Pitt-Greensburg will host several events in observance of Sexual Assault Awareness Month (SAAM). The events are designed to educate people about the issue, show a pathway to recovery for victims, and offer information on how to get help for one’s self or for others.
It is part of an ongoing educational effort on campus to create a culture of awareness that helps the community to understand the concept of consent as well as how to obtain help—when needed. The theme of this year’s SAAM is “I Ask,” which focuses on consent.
Inspirational speaker Brian Cardoza, who is also a sexual assault survivor, will speak on campus Wednesday, April 10. The public is invited to attend his presentation at 7 p.m. in the Academic Village (room 118). His presentation will be followed by a student-organized performance of “The Monologues” at 9 p.m.
An inspirational speaker, author, artist, and founder of The Broken Knee Club and Survivor Knights, Brian Cardoza encourages other survivors, saying, "Your darkest moments may be the light for another." He shares his journey of being sexually and physically abused from the time he was six until he left home at 15, a journey that took him through jail to the present day where he delivers messages of responsibility and hope as he diligently works to raise awareness and money to fight against childhood sexual assault and physical abuse.
His motto, "Don't let this moment dictate the next moment."
Cardoza’s story and creative works are featured in a number of national and international projects, including a documentary for the EU, Forced, Promise Place's documentary Ripple Effects, The BristleCone Project, and Huffington Post's HuffPost Live segment for Child Abuse Awareness Month. He also is a certified OVC TTAC Consultant and RAINN (Rape, Abuse & Incest National Network) Speaker.
He founded The Broken Knee Club, a non-profit organization created to provide a safe haven for all sexes to comfortably speak out about their experience of childhood and adult sexual assault. In collaboration with others, he is building Survivor Knights, a community working to heal the wounds and trauma of abuse, addiction, and other life-threatening health conditions through creative expression.
For more than a decade, Pitt-Greensburg performed “The Vagina Monologues.” The show, now called “The Monologues” to be more inclusive of all genders and sexualities, will be performed after Cardoza’s presentation.
“The Monologues” is a student-organized event that is expected to include 15 monologues, all written by present and past students, and performed by students. Approximately 10 students are involved in the event. While there is no admission charge, chocolate will be available for sale to raise money for the Blackburn Center.
“‘The Monologues’ are honest [portrayals] regarding gender and sexuality on our campus,” said Chelle Jackson, a senior Creative and Professional Writing major who is directing the event. “They matter because they allow students to be heard. Sometimes all people need is to know they aren't the only ones going through what they're going through.”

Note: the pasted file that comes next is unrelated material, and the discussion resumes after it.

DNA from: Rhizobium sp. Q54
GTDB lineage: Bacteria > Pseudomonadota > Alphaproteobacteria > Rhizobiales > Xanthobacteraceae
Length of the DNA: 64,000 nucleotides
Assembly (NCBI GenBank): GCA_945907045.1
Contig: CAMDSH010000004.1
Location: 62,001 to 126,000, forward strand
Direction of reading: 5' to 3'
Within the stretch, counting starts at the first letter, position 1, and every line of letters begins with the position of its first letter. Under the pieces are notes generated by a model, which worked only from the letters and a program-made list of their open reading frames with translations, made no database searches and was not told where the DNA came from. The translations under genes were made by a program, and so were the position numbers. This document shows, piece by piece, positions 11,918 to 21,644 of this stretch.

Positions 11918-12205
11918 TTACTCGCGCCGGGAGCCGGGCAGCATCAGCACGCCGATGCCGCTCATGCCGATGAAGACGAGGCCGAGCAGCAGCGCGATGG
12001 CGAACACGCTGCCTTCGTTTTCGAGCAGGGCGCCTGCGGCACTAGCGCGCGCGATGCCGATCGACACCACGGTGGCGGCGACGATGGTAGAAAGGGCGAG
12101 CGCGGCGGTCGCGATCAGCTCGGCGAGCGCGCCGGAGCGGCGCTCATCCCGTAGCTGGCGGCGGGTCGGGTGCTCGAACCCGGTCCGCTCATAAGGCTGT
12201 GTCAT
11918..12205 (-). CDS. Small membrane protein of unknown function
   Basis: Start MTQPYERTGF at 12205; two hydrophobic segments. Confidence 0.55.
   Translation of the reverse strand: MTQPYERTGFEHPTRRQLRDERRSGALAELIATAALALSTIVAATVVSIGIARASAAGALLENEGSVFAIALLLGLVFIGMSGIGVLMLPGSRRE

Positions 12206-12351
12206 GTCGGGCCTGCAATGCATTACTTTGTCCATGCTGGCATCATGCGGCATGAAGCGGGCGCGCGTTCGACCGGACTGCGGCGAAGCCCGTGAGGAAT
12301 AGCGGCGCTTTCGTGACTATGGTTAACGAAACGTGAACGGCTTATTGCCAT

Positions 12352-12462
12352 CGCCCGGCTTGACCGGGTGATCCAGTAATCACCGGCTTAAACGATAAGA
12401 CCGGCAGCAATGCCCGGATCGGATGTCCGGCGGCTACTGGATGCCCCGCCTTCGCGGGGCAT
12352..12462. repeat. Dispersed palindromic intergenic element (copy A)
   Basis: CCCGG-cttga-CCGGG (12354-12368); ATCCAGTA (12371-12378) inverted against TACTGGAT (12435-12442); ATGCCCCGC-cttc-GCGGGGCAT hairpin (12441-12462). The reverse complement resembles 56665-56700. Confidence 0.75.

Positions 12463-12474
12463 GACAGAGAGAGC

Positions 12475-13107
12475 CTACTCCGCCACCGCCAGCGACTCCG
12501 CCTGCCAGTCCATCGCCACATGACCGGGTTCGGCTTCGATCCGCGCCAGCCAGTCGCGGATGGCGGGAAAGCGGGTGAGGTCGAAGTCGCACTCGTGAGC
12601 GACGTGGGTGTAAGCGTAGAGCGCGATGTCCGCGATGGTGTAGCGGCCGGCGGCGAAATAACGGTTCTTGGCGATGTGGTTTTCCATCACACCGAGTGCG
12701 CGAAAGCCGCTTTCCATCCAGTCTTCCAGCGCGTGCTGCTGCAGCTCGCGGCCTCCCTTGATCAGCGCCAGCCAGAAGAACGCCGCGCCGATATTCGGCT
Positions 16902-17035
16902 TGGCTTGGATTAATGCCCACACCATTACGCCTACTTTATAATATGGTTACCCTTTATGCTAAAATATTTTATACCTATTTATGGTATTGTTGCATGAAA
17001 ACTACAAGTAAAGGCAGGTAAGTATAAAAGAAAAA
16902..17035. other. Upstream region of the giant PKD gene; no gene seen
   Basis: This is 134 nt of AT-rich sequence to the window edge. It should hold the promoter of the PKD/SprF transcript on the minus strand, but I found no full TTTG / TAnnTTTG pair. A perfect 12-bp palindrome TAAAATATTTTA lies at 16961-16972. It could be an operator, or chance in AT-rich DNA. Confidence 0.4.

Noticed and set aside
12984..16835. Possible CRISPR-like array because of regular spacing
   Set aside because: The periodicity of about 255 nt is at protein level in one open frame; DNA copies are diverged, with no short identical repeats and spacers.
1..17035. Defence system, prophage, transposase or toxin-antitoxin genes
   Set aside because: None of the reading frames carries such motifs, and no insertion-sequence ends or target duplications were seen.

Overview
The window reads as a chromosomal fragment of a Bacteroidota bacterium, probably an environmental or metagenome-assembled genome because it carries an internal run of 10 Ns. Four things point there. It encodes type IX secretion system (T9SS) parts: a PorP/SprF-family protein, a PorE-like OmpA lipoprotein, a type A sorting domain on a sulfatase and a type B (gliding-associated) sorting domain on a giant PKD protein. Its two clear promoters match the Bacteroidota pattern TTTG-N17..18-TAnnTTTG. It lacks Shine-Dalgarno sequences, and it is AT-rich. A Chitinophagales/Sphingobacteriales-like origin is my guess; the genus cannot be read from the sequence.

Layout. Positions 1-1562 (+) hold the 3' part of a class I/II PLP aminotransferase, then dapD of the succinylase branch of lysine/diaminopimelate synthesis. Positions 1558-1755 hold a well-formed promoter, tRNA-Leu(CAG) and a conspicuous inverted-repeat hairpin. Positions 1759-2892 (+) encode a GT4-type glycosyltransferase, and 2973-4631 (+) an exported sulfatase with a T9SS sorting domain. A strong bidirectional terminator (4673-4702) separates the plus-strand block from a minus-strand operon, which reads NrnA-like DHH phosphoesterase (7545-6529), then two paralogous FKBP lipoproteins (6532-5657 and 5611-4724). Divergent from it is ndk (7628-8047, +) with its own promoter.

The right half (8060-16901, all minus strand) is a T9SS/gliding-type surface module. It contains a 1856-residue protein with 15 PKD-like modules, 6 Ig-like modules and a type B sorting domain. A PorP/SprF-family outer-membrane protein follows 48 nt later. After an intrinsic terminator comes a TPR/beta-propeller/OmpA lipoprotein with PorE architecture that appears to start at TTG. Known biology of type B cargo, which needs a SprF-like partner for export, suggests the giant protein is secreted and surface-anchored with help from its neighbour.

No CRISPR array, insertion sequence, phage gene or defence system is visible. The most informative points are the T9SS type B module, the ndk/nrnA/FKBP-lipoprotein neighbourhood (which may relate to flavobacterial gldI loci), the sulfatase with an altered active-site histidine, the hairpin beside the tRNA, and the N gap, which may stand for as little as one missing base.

Jackson continued, “The Blackburn Center is incredibly important to this community. It is a great resource for anyone who has been sexually assaulted or harassed. The number of people who have dealt with sexual harassment and assault is bigger than we generally think of it. The Blackburn Center helps turn victims into survivors, as well as helping to prevent sexual crimes.”
Several smaller educational activities are planned for the campus community. The Sexual Assault Awareness Month activities will culminate with the Pitt-Greensburg campus team participating in the Blackburn Center’s Walk a Mile in Her Shoes event on Saturday, April 13.
“In recent years, our partnership with Blackburn has expanded to include a research partnership and a commitment to primary prevention,” said Sheila Confer, director of the Academic Village at Pitt-Greensburg and a member of the Blackburn Center board of directors. “We continue to develop and evaluate what we can do to recognize and address the root causes of gender-based violence. We believe that the culture that accepts and supports this kind of violence can change through education, and we do this social transformation work both inside and outside of the classroom.”
Pitt-Greensburg offers a range of programming that provides exposure to different experiences and perspectives while still being fact based and supported by research in the field. It focuses on showing people how to get help for themselves and others, as well as how to recognize help is needed.
The two organizations, Pitt-Greensburg and the Blackburn Center, have been partnering on programs for 35 years. Those programs include sexual assault education and prevention programs for students, staff, and faculty; training for resident assistants and residence life staff; training for campus police officers on trauma-informed practices; presentations to first-year seminar classes and residence life programs; and programs on healthy relationships.
They also co-sponsor national speakers on gender violence prevention and education programs, as well as co-sponsoring a male student support group and gender education group.
Representatives of the Blackburn Center serve as advocates for students involved in campus judicial board meetings, offer on- and off-site support for students in abusive relationship and those who have been victims of sexual assault, consult on educational programs, and offer a 24-hour hotline that students, staff, and faculty have utilized.